Aside from the fact that the character was introduced in a previous film (a fact that would not be terribly apparent to people just jumping in here) Black Panther feels mostly independent from the wider world of the Marvel Cinematic Universe and outside of a couple of technical elements it does feel somewhat distinct from that Marvel house-style.  The biggest thing that sets this apart is its setting in Wakanda, which is quite the creation.  It takes a few leaps of logic to buy that this civilization could completely hide itself for so many centuries (how long have they had that cloaking device?) and the notion that they spent all these years living in peace and harmony with their neighbors despite having overwhelming advantages over them goes a bit contrary to human nature, especially given that they apparently select their rulers through trial by combat.  Still, once you get past that this is a really interesting place to be setting a movie.  We’ve seen plenty of science fiction versions of European and Asian cities but we’ve basically never seen a vision of a technologically advanced Africa brought to the screen with anywhere near this kind of budget or scope and it gives a very interesting flavor to the whole movie.  We see things that would be neat sci-fi tech in any context like a line of soldiers with force field shields and make them that much more unique by having them be tied to said soldiers’ African garb for example.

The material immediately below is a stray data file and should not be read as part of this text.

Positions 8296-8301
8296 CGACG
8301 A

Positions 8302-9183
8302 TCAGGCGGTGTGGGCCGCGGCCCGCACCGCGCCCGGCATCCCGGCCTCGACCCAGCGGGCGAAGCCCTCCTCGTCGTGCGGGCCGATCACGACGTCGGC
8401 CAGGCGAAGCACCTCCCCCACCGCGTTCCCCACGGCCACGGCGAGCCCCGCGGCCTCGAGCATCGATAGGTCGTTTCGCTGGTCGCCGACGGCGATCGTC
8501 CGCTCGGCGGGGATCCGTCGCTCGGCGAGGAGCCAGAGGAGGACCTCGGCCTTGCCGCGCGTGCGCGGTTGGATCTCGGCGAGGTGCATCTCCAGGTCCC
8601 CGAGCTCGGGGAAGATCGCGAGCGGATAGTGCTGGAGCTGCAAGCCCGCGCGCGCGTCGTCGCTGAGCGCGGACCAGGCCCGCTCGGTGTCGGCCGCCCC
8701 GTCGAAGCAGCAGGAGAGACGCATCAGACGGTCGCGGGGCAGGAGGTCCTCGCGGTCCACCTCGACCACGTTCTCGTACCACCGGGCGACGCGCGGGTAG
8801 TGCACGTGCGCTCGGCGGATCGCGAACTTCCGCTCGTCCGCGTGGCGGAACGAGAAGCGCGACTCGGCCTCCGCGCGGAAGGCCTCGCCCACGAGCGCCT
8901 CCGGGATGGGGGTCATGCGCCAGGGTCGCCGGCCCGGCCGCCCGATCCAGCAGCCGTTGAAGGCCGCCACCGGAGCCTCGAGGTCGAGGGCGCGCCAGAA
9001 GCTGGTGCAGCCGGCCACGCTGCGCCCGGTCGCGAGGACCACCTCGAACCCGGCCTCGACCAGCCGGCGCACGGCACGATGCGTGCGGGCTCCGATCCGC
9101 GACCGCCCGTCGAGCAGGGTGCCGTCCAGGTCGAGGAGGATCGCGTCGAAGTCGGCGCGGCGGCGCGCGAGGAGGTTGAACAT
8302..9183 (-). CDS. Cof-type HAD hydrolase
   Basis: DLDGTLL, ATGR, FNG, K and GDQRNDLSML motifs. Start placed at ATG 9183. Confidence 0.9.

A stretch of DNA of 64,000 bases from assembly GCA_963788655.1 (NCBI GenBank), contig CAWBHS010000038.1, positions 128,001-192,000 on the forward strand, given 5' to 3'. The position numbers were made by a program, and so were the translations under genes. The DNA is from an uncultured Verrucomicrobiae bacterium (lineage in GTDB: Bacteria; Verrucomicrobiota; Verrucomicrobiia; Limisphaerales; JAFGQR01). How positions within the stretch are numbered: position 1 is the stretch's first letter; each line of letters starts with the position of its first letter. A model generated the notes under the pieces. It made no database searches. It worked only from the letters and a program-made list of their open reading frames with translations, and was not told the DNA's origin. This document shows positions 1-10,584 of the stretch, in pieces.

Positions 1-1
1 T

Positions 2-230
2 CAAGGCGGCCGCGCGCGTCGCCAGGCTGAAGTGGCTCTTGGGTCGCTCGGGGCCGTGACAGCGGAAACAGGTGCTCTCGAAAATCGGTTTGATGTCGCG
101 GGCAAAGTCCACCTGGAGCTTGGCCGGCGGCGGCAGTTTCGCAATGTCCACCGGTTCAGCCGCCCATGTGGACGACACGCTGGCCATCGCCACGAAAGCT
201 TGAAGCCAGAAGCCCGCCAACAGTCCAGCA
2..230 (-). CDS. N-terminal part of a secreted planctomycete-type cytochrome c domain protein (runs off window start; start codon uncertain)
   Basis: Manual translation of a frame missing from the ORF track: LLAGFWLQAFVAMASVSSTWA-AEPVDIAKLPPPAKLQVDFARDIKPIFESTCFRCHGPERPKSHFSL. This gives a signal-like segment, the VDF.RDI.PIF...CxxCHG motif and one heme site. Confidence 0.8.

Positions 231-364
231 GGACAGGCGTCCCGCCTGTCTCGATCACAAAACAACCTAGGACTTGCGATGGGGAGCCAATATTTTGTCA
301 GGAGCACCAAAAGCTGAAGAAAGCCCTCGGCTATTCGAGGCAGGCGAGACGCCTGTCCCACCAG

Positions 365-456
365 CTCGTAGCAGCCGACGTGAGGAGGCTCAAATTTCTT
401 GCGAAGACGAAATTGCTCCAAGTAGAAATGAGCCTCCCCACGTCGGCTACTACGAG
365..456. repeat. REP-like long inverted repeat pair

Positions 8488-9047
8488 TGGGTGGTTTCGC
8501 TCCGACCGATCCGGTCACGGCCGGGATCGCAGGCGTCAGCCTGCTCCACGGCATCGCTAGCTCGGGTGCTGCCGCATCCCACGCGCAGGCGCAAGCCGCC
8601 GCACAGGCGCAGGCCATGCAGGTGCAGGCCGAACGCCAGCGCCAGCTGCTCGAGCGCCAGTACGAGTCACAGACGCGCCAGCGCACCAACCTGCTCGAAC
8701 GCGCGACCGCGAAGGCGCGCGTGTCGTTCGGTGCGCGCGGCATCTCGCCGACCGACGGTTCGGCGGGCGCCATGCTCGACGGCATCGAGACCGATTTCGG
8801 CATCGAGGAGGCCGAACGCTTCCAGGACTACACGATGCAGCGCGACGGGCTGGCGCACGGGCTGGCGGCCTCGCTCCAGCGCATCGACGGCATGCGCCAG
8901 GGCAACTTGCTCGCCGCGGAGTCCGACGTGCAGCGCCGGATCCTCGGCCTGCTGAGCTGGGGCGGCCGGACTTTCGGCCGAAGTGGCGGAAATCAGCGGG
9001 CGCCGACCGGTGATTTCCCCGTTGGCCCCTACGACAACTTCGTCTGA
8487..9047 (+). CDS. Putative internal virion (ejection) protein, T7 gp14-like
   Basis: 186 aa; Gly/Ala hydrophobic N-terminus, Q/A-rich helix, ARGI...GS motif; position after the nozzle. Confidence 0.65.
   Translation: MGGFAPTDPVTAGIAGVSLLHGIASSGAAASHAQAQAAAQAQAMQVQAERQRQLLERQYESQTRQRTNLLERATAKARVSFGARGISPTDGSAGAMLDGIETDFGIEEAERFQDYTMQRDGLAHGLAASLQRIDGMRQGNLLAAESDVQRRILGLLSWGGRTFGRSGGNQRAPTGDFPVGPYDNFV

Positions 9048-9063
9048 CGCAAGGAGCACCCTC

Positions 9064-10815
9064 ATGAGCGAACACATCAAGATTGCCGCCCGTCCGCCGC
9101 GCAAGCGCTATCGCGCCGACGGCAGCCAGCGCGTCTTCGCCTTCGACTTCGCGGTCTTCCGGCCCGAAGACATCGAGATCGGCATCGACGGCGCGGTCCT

If Black Panther has a real problem it might be that it’s a touch over-crowded with a large cast of supporting characters who almost begin to overshadow the title character in his own film.  For instance, the characters of Nakia and Okoye feel a touch redundant, both basically just act as glorified sidekicks and one or the other likely would have been sufficient.  Martin Freeman’s Everett K. Ross is also a somewhat interesting presence in the movie but is also largely story irrelevant outside of his role as an outsider who can ask questions on behalf of the audience which probably didn’t need extra explaining.  The Forest Whitaker and/or the Angela Bassett character also probably could have cut down as we probably only really needed one tribal elder character to explain some of the backstory.  It gets to the point where, in the film’s finale, we get three different action scenes being intercut and the one where our hero is fighting the main villain is plainly the least interesting of the three.  Still there are a lot of side characters here who do work quite well.  I liked Letitia Wright a lot as T’Challa’s younger sister Shuri who acts as a sort of Q figure giving gadgets to our hero and I particularly liked the film’s villain The Killmonger.  Michael B. Jordan isn’t necessarily the most physically intimidating villain Marvel has ever put forward what with his youthful demeanor and wacky Jaden Smith haircut, but he has motivations that generally make sense and you can divine a bit or a Trump allegory in the way he uses holes in the Wakandan succession laws to become a dangerous person in power.